These types of split system units are widely regarded as the best, because they modulate the temperature of a room instead of simply turning off the air conditioner every half an hour or so because the room’s getting too cold. Inverter air conditioners are typically better at maintaining a steady temperature and use less energy, but they tend to cost more to purchase. Consider whether you’re willing to stump up more money initially, to then reap the long-term benefits of lower energy bills. Air conditioning can chew through a serious amount of electricity, so make any savings you can!
If you’ve read this review and declared: “Awesome, I’m going to go out and buy a split system air conditioner now,” then that’s great, but first consider some of the drawbacks when it comes to split system air conditioning.
The positives are obvious. If you’re in dire need of efficient cooling, a split system is a viable, fuss-free way to do so. You likely do not need to renovate your home or knock down anything to install a split system. They are more powerful than portable air conditioners, without a significantly higher cash outlay. Furthermore, they’re quieter; this is because the condenser is separate from the unit inside. They can also work in larger rooms, some can heat as well. Most can also dehumidify the air. All these features are incredibly handy when the weather isn’t friendly.
On the other hand, there are a couple of major drawbacks when it comes to split systems. Compared to the window air conditioner types, split systems can be more expensive to purchase. Additionally, many split system units are not merely ‘plug and play’; rather they require installation by a licensed technician. This can add to waiting times and drive up the overall costs of your unit. In this case, decide on installing a split system in spring before the grips of summer get you hot and bothered.
Another drawback is the fact they are not suitable for all homes or rooms. If you live in an open plan house or multistorey apartment, you may find it difficult to find an optimal position for the split system; this also lends to the fact that split systems work best in rooms, rather than open spaces. Split system air conditioners are a great investment, but not without their drawbacks. So, let’s review the main pros and cons here:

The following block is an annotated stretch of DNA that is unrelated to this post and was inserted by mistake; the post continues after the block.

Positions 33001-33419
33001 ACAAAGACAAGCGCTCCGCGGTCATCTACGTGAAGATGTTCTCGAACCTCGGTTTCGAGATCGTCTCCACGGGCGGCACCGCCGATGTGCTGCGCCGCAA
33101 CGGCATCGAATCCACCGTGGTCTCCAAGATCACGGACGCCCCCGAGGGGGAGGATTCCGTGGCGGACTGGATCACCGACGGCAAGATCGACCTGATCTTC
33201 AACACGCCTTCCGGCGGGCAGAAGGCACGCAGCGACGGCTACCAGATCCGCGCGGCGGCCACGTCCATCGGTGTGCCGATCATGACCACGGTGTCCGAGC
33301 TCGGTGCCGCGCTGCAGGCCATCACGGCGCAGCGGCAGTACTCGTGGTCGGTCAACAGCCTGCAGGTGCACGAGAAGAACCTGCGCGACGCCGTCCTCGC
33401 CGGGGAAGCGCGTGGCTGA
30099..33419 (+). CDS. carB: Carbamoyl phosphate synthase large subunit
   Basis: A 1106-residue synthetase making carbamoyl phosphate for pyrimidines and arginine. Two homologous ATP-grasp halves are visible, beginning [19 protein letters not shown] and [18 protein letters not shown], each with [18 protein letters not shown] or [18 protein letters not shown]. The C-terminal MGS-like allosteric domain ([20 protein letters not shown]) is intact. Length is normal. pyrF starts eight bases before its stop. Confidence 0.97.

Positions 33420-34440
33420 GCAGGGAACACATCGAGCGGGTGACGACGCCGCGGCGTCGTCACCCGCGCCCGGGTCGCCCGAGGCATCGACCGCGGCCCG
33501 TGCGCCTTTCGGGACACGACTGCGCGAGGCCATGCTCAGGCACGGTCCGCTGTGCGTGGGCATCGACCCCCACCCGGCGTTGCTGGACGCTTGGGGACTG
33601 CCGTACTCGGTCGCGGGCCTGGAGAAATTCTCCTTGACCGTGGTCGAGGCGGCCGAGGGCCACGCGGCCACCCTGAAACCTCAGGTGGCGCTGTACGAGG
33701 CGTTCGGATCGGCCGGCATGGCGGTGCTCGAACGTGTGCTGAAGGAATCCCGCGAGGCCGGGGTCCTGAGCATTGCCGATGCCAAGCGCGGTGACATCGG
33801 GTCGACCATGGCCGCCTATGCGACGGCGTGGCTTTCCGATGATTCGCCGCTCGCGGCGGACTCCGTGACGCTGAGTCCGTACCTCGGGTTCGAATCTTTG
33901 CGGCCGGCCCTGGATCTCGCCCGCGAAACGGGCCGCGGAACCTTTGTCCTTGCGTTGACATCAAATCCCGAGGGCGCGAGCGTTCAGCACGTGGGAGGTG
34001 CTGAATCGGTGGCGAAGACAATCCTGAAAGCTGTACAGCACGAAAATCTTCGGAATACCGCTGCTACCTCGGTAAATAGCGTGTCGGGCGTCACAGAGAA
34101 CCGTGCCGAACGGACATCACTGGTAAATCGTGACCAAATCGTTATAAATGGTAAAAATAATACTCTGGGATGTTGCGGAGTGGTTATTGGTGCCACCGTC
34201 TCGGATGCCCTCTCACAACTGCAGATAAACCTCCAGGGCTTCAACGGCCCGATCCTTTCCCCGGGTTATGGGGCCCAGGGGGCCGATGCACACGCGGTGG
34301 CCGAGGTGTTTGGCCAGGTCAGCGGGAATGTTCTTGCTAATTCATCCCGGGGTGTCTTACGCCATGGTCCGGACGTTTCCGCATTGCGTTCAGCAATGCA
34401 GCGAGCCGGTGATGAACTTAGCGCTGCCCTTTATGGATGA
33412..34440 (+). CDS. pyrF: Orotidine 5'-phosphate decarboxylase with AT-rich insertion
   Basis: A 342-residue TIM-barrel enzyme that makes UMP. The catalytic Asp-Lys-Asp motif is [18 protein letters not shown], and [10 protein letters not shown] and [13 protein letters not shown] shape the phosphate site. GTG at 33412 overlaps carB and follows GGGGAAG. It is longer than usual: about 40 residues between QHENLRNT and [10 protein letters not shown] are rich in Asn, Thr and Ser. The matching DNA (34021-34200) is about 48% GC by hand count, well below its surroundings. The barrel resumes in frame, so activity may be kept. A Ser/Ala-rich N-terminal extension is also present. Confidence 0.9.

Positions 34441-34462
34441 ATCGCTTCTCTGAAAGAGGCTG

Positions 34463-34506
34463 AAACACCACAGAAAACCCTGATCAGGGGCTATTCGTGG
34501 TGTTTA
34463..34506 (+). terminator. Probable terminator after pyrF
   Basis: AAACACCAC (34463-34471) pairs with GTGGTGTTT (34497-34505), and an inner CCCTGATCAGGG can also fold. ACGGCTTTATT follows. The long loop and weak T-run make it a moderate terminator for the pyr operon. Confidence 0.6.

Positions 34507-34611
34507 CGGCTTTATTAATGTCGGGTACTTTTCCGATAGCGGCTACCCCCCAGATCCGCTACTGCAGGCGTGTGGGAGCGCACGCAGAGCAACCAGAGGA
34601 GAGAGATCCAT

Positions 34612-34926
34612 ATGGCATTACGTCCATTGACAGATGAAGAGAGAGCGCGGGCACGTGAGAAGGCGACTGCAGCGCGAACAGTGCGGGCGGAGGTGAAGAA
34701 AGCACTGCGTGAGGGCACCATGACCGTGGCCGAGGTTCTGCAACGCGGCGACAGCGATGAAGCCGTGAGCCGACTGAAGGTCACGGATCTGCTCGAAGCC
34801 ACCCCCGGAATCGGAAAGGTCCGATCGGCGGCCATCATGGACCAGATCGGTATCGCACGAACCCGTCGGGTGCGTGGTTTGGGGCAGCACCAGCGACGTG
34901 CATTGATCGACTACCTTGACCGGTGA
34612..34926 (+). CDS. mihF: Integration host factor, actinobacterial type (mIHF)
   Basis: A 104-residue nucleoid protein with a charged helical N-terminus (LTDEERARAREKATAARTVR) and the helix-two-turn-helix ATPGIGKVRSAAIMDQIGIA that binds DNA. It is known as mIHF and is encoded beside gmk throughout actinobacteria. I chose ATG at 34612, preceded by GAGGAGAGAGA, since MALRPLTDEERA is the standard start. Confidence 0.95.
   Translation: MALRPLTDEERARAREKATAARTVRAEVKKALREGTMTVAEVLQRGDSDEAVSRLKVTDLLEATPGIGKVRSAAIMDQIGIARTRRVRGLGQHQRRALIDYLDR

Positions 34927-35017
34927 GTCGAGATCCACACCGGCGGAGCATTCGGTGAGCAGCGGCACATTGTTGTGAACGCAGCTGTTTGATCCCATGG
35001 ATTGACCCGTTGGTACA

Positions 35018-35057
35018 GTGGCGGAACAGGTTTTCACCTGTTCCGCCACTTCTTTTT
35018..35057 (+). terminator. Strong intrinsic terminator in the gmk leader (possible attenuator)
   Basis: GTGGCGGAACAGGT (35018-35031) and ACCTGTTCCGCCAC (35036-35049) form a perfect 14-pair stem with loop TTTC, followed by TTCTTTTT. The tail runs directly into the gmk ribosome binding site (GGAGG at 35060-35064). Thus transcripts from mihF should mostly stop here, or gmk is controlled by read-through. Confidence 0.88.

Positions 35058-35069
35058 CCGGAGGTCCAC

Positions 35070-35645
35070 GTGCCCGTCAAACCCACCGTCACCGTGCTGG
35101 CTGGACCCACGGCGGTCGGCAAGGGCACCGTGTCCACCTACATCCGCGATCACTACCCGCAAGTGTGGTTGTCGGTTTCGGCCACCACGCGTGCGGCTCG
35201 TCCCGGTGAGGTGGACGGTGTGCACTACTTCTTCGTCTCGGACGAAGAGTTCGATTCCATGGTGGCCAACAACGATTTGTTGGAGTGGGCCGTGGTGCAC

|Efficient cooling and heating||Not ideal for open plan homes or multistorey apartments|
|Quiet operation||Outside condenser can still be noisy|
|Minimal interference to home when installing||No DIY installation, technician wait times and costs add to overall price|
|Units often cheaper than ducting||Often more expensive than window units|
|Cheaper to run than ducted systems||A strained or inefficient split system can still be expensive to run|
If you have come this far, and have decided on the fate of your split system purchase, then bravo; our buyer’s guide has worked! There are many things to consider when buying a split system air conditioner. Initial upfront and installation costs are likely the first concern on your agenda, and unit location as well as running costs is likely to shortly follow. It’s also important when considering the purchase to consider other types of air conditioning as well. Could they do the job, too? Overall, the concept of buying a split system air conditioner can be a burden, but one thing’s for sure; consider installing one before summer to minimise stress! Stay frosty!
Air Conditioner Reviews & Ratings - August 14th
Australian summers can be unforgiving, so which air conditioner is best for you - a split-system or portable air conditioner? Canstar Blue’s review can help.– Read more
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Canstar Blue weighs up the pros and cons of ducted and split system air conditioning to find out which is the best bet for your home.– Read more